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Clandestine marriages

On 25 March 1754, the Marriage Act passed by the English Parliament came into force, which required parental consent if either spouse was not at least 21 years old. On the other side of the border, marriages were still allowed from the age of 14 for boys and 12 for girls, with or without the consent of the family.


Many young would-be brides fled England; the first Scottish village on their route was Gretna Green. The Old Blacksmith's shop, built around 1712, became the epicentre of marriage without parental consent.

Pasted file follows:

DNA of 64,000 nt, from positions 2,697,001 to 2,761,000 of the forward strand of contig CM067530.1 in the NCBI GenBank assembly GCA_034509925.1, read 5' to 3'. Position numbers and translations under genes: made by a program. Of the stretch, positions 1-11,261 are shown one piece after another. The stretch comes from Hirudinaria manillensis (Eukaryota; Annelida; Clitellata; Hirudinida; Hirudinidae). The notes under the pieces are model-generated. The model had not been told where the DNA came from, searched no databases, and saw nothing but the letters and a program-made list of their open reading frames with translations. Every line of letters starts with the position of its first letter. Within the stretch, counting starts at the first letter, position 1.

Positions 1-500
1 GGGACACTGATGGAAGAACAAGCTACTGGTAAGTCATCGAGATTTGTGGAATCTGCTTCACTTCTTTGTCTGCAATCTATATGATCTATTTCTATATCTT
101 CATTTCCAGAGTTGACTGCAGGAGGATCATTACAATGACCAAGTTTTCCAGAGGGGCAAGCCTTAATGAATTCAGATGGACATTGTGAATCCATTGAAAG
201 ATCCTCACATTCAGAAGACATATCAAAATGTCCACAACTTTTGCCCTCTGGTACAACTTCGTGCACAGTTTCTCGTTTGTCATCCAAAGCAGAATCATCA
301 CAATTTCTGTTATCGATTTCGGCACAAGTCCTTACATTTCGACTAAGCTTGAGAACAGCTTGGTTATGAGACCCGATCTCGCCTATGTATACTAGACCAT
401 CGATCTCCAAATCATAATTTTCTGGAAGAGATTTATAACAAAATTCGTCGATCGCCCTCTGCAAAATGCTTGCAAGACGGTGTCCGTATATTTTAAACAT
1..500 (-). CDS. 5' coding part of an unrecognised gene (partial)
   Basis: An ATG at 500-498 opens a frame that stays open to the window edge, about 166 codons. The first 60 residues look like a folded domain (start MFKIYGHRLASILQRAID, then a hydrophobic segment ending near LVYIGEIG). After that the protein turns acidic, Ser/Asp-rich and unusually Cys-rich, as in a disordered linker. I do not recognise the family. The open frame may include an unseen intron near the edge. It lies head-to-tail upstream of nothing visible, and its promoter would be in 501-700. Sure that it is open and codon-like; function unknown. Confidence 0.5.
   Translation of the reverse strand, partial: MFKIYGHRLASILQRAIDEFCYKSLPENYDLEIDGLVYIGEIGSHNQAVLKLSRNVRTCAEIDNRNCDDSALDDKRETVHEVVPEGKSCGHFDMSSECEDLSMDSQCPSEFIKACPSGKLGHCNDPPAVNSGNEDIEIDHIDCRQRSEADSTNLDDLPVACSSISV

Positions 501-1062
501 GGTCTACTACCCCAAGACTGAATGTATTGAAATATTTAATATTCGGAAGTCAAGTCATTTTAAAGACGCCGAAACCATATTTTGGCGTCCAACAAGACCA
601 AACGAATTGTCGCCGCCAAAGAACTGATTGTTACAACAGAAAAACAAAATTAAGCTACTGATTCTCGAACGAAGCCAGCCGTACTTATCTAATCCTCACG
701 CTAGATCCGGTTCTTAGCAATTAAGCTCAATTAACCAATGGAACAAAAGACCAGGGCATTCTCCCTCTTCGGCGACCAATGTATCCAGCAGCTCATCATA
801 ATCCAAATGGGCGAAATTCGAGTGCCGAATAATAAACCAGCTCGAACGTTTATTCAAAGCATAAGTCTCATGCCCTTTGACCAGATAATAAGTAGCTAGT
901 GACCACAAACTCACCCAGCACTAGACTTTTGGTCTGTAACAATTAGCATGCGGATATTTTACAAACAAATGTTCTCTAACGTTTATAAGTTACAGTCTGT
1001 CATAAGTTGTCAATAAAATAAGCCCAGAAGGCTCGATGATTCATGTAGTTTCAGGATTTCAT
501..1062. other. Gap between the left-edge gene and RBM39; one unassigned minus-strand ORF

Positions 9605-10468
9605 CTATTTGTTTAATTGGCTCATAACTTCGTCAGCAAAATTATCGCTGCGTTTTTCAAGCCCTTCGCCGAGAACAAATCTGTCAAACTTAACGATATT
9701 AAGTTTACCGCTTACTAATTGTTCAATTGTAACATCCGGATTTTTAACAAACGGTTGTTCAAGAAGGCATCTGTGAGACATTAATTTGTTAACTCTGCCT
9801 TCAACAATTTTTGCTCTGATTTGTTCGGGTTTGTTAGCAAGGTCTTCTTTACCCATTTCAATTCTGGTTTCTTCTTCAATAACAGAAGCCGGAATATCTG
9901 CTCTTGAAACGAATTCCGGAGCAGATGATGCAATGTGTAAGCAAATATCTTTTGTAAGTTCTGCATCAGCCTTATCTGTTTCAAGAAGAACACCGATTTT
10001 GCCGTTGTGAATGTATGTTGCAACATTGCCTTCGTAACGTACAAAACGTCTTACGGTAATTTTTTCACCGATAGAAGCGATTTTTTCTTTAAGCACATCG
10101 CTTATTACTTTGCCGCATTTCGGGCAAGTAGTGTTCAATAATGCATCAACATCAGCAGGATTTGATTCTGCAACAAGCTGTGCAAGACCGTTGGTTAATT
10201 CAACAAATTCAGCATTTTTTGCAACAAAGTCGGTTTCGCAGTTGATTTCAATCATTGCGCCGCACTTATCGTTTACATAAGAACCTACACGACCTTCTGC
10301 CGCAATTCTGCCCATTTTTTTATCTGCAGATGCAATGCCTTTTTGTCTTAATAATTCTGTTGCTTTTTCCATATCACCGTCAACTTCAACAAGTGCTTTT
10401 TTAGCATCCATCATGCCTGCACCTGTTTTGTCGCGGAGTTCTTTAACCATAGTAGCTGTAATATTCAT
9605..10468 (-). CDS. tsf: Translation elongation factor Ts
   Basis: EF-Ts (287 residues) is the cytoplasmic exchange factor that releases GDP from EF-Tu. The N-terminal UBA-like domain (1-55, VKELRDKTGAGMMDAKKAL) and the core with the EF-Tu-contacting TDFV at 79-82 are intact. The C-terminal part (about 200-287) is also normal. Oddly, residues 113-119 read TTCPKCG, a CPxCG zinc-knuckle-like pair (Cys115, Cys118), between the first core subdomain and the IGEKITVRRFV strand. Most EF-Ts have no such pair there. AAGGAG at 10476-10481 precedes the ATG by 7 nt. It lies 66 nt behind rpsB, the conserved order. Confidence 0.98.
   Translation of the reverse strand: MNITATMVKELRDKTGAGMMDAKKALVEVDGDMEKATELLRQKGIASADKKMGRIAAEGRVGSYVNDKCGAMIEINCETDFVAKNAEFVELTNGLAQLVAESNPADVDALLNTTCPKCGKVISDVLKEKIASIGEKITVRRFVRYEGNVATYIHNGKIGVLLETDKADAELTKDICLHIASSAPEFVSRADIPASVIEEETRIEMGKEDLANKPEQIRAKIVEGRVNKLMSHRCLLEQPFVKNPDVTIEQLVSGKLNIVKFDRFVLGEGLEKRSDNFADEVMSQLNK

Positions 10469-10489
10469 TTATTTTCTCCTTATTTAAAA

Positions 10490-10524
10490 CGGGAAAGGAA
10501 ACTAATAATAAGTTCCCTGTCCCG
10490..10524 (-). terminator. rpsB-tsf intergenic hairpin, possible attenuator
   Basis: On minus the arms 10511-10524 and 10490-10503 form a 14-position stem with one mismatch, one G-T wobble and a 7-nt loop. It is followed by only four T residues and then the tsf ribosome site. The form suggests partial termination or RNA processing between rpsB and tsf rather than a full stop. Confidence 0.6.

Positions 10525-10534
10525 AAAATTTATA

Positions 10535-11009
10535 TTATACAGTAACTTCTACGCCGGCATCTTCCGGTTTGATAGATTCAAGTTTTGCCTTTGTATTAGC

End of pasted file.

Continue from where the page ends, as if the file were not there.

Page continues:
Scottish law allowed irregular marriages, allowing almost anyone to perform the marriage ceremony provided a declaration was made before two witnesses. The local blacksmith, known as the anvil priest, and his anvil have become enduring symbols of Gretna Green marriages.


Philippe Van de Velde, alias Piper's Phil and the blacksmith, Eric Ledoux from Clan Ramsay.

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